Falling for Nerines

Falling for Nerines
Nerines are considered to be some of the finest fall-flowering bulbs, reliably brightening up an autumn garden with their soft pastel colors. With nearly thirty species, these South African natives are made up of small to medium sized bulbous plants. The name Nerine refers to the Nereids, or sea-nymphs, of Greek mythology. Nerines are also known as the Guernsey Lily because at one time some of the bulbs washed ashore Guernsey in the English Channel from a passing ship, establishing themselves at that spot. Nerines are elegant and dainty flowers with long stems and slender, curled petals. Nerines make great cut flowers as they retain freshness for a considerable amount of time and in the garden, Nerines look great placed against dark or evergreen backdrops.

These bulbs should be planted in the spring in well-drained soil and preferably in a location where they can receive plenty of sun. The bulbs should be placed in the ground, or a container, with the neck above the soil. Additionally, water should be withheld until the flower spikes appear, and then freely watered during the growing season until the foliage begins to turn yellow. After the leaves die down, keep them dry. Once emerging flowers begin to reappear in autumn, give them a thorough watering. Bulbs should be left in pots in full sun without any water at all until flower spikes appear again. They are considered tender; therefore, in colder climates Nerine bulbs, with exception to N. bowdenii, must be grown under glass or indoors, as they cannot withstand heavy frost on their foliage. These bulbs do well in, and prefer, a Mediterranean-like climate.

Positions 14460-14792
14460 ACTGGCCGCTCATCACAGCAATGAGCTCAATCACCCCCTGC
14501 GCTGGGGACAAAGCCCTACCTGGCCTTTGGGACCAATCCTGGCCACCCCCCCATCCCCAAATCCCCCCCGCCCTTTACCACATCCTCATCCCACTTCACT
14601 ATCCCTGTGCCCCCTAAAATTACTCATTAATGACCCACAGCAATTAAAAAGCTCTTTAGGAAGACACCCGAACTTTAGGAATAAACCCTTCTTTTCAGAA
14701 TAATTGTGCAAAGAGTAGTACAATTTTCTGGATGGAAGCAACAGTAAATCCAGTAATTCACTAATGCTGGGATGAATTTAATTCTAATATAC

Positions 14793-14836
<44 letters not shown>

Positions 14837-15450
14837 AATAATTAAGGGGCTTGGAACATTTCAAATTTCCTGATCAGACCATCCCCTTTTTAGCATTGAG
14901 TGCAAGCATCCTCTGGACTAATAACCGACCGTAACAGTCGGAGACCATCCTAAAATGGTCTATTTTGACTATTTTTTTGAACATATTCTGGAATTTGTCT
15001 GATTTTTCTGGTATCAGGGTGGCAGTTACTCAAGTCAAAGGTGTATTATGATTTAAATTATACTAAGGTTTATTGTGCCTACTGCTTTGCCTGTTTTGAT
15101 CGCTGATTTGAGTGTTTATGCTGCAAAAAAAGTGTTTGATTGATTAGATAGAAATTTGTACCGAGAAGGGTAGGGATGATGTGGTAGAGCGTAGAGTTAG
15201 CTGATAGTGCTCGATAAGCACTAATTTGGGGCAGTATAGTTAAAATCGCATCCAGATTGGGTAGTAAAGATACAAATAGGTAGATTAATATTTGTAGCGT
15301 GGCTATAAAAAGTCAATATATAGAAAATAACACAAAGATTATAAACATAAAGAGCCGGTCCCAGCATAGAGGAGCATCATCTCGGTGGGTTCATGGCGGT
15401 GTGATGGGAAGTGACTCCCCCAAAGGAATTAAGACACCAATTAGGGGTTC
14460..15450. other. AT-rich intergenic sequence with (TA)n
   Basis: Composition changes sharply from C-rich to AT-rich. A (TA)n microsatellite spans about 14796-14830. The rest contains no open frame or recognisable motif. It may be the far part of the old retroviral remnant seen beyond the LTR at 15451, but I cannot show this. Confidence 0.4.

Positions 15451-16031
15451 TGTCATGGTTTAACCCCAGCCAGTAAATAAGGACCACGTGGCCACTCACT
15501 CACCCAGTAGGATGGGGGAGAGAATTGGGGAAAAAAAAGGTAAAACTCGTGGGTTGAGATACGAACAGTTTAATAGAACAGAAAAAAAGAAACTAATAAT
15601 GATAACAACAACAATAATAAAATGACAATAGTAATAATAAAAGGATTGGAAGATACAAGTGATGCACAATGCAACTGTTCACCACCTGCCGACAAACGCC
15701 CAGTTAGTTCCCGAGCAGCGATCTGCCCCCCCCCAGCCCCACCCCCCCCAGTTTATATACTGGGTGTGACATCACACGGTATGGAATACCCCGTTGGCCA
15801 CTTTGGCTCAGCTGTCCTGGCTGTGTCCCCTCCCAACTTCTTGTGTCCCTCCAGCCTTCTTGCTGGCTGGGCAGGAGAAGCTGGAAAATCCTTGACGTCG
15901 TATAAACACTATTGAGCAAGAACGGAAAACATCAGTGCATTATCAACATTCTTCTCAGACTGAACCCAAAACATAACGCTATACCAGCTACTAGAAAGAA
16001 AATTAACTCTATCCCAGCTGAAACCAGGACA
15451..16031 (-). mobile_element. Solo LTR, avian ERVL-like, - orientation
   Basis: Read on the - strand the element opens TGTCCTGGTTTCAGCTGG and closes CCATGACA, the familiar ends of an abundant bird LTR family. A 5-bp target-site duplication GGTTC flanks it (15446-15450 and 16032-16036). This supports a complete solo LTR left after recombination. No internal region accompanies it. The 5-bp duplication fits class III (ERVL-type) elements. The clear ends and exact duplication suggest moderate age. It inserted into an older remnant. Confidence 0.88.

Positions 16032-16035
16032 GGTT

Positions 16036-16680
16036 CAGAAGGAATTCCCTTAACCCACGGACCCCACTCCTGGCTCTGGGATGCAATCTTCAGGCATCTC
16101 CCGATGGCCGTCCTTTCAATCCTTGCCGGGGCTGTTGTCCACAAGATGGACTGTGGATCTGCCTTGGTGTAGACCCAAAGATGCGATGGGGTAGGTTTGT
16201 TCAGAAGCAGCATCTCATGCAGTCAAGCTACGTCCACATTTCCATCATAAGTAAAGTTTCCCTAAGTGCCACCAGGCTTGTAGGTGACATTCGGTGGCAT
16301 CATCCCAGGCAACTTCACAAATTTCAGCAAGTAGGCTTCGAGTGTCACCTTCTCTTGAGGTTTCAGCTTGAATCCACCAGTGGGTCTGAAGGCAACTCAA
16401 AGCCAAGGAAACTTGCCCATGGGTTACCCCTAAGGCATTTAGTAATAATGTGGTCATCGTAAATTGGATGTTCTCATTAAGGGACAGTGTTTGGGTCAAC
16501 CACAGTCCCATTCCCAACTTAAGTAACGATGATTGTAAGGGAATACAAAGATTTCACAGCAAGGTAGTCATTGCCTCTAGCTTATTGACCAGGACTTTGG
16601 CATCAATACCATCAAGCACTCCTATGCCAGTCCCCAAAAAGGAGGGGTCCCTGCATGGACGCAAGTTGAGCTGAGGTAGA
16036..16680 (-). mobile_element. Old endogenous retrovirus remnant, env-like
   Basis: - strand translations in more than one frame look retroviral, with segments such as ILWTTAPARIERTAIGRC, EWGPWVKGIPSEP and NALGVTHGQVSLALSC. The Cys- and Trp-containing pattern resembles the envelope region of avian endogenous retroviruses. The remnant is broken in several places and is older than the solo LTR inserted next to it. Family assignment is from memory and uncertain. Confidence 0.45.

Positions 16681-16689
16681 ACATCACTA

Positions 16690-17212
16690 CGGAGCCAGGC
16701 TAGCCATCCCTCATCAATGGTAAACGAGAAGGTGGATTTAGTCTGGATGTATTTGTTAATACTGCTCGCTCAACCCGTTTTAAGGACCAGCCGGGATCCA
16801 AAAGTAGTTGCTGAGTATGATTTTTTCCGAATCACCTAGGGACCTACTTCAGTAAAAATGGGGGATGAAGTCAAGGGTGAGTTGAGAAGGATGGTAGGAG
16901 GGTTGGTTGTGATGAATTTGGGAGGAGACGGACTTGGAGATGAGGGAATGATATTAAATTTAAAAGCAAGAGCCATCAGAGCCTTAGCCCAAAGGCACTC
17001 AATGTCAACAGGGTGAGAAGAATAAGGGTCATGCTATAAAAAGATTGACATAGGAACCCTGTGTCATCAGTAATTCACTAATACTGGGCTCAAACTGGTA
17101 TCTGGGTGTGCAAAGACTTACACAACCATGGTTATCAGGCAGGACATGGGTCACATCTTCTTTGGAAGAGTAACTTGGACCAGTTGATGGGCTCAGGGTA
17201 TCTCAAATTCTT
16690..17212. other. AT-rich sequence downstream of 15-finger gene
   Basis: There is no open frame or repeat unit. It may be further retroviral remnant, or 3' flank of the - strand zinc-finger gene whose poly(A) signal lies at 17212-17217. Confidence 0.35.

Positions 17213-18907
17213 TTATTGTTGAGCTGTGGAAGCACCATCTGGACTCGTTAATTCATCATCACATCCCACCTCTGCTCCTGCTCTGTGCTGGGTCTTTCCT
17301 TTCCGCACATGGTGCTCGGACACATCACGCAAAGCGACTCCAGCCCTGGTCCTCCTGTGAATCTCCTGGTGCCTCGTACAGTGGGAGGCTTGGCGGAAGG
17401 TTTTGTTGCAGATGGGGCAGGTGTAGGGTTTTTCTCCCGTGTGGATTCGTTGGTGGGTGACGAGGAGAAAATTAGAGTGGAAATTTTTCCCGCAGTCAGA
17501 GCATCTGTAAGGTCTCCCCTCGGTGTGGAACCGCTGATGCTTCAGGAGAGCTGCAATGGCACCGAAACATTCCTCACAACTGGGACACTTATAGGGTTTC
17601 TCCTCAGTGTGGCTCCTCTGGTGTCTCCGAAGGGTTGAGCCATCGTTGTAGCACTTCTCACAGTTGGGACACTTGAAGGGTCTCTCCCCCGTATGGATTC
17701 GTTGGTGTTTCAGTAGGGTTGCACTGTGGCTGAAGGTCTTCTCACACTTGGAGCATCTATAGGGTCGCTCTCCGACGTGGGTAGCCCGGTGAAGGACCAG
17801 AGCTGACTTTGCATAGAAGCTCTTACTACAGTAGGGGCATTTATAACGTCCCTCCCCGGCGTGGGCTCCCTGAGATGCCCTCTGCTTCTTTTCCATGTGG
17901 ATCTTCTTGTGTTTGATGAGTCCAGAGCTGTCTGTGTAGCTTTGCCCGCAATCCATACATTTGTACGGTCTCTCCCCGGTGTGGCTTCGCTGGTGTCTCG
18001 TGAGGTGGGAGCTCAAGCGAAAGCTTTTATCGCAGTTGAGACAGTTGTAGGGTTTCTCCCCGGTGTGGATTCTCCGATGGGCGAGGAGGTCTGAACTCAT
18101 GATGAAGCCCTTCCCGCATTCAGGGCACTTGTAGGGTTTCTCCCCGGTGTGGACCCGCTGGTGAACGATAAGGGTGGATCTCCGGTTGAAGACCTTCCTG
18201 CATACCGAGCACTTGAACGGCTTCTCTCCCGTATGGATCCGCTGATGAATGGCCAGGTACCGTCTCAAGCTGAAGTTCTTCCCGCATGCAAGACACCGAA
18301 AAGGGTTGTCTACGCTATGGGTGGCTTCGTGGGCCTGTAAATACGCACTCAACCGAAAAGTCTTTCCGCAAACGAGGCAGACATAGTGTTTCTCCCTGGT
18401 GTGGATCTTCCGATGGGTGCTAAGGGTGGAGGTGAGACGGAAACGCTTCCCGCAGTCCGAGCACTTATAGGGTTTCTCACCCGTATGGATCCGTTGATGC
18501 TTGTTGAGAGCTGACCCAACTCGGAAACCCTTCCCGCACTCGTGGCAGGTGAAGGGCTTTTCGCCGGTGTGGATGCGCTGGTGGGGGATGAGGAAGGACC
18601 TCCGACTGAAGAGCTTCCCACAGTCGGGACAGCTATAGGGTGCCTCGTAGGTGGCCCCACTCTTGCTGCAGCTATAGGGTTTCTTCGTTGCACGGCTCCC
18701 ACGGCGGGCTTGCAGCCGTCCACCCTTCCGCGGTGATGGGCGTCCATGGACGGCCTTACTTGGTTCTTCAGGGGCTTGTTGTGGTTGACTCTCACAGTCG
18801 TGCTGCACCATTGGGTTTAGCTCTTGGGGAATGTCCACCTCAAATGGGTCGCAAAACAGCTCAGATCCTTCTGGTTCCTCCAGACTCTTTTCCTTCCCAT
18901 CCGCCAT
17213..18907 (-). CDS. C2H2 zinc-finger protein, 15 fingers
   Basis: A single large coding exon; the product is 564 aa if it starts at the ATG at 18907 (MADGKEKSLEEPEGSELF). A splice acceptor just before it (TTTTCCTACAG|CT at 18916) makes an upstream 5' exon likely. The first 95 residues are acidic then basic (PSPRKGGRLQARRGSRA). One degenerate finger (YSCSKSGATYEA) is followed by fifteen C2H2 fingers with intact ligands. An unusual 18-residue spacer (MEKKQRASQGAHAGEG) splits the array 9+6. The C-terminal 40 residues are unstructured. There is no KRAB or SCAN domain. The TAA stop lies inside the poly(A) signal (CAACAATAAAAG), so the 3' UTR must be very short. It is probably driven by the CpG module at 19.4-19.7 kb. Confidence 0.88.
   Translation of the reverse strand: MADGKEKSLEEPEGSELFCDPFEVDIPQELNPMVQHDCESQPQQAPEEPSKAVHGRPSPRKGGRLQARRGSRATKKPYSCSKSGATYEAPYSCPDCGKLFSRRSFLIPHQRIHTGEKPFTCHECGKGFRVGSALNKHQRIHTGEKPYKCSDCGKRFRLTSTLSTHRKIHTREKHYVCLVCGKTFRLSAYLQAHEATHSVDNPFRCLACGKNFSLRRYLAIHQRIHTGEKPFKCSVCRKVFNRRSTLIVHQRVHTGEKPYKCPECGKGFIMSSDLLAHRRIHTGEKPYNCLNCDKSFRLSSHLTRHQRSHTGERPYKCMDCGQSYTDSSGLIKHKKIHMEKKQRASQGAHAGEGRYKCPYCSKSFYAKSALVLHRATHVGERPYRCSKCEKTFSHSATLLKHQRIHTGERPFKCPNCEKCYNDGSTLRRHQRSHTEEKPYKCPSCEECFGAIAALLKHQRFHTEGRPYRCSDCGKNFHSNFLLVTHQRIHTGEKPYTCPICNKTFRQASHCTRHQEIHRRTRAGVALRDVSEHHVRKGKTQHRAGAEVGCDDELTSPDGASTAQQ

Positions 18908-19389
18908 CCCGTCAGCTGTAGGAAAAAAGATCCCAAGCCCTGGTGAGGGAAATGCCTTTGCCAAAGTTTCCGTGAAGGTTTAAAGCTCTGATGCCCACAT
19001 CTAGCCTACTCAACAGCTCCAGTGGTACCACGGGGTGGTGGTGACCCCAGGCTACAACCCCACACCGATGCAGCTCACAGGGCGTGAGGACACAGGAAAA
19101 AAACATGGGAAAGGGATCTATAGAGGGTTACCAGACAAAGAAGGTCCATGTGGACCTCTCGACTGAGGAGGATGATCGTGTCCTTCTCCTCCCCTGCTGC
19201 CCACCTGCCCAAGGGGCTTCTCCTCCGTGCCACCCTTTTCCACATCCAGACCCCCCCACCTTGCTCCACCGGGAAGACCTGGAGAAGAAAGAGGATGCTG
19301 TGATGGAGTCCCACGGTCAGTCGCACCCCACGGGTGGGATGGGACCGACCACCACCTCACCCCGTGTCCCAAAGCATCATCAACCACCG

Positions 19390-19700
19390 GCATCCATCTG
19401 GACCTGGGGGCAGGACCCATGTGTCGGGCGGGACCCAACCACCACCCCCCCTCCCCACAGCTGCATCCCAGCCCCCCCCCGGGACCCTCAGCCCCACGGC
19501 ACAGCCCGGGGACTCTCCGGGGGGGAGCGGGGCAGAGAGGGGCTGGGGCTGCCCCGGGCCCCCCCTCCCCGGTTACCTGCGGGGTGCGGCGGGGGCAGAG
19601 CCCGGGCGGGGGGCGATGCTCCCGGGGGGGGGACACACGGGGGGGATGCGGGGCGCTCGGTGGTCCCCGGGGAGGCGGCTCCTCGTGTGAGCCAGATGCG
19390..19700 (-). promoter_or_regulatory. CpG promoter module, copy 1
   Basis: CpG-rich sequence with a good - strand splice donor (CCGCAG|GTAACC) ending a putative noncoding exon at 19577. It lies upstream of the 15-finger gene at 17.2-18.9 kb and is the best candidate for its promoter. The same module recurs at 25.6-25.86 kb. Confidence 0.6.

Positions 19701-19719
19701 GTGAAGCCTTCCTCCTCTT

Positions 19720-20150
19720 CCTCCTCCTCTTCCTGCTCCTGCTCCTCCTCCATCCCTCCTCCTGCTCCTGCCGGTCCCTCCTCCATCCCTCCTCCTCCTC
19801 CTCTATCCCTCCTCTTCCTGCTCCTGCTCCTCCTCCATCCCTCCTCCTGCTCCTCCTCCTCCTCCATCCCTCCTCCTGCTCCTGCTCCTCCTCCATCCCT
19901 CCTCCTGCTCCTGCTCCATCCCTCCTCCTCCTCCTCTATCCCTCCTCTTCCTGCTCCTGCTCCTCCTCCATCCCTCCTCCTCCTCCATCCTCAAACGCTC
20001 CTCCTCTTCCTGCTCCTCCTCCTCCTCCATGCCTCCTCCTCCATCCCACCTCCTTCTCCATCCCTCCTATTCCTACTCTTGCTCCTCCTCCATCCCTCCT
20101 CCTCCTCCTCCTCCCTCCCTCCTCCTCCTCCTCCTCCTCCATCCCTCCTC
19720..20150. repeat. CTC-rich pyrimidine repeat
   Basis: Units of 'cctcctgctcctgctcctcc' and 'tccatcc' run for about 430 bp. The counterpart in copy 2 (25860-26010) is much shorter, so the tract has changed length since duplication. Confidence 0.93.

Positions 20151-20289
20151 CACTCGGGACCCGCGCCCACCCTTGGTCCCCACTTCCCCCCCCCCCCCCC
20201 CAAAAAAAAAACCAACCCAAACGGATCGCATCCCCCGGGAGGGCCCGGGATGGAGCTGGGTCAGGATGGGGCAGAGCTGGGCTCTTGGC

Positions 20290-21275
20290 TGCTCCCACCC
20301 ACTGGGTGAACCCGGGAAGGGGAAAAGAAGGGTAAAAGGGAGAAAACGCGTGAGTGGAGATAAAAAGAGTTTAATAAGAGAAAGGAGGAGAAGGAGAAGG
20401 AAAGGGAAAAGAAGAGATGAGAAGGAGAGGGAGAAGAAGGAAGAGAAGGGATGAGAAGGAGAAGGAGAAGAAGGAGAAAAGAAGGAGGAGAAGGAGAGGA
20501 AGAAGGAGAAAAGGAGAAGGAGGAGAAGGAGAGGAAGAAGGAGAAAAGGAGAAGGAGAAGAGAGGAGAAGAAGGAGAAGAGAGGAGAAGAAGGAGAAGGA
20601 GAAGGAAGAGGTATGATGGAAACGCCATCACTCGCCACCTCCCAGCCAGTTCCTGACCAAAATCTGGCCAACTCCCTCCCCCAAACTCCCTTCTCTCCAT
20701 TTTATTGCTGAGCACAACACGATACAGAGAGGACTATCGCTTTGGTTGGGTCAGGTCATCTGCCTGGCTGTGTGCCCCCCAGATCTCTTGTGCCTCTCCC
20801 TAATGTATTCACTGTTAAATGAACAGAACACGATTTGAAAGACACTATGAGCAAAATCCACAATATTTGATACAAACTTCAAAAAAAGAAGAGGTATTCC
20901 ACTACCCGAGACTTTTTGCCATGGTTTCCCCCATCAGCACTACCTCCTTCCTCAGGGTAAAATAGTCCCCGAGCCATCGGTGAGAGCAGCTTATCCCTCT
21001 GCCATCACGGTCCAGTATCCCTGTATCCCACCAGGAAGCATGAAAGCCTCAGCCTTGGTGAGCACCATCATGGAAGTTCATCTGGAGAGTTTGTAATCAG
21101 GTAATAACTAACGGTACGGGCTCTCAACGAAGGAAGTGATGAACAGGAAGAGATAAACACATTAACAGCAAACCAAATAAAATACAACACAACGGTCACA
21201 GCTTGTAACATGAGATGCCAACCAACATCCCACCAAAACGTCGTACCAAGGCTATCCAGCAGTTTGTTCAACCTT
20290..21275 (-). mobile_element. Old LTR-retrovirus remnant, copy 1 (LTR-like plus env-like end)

The bulbs multiply quickly and may be transplanted at any time of the year provided they are not in bloom. However, Nerines do not appreciate being disturbed, and as a result, will not bloom as freely. In fact, Nerine plants prefer to be overcrowded and actually bloom more profusely under these conditions. Only lift and divide the clumps when serious overcrowding diminishes the number of flowers. Common pests affecting Nerine species includes the amaryllis caterpillar, which can easily be picked off by hand.

Commonly known as the Cape flower, N. bowdenii is the best-known variety. It is a summer-growing species, blooming in the fall and is deciduous in winter. It has pink flowers, but there are also white-flowered forms available. N. bowdenii reaches about 12-25 inches tall and is the hardiest of the Nerine species. N. sarniensis, has reddish-orange flowers that appear around the Christmas season. This species is regarded as the most beautiful; unfortunately, it is also the most notorious for erratic flowering. N. undulata is a summer-growing species and blooms freely in the fall with several pale pink flowers having crinkled edges and nearly evergreen foliage. The species N. krigei is characterized by the spiral twist in its leaves. Unlike the other Nerine species, which bloom in the fall, the light pink flowers of N. krigei bloom during summer. While most Nerines produce abundant offsets and bloom sporadically each year (may or may not bloom), this species produces few offsets and blooms every season.

These exquisite bulbs may be somewhat sporadic with their flowering; nonetheless, they are certainly worth falling for once they do decide to bloom.




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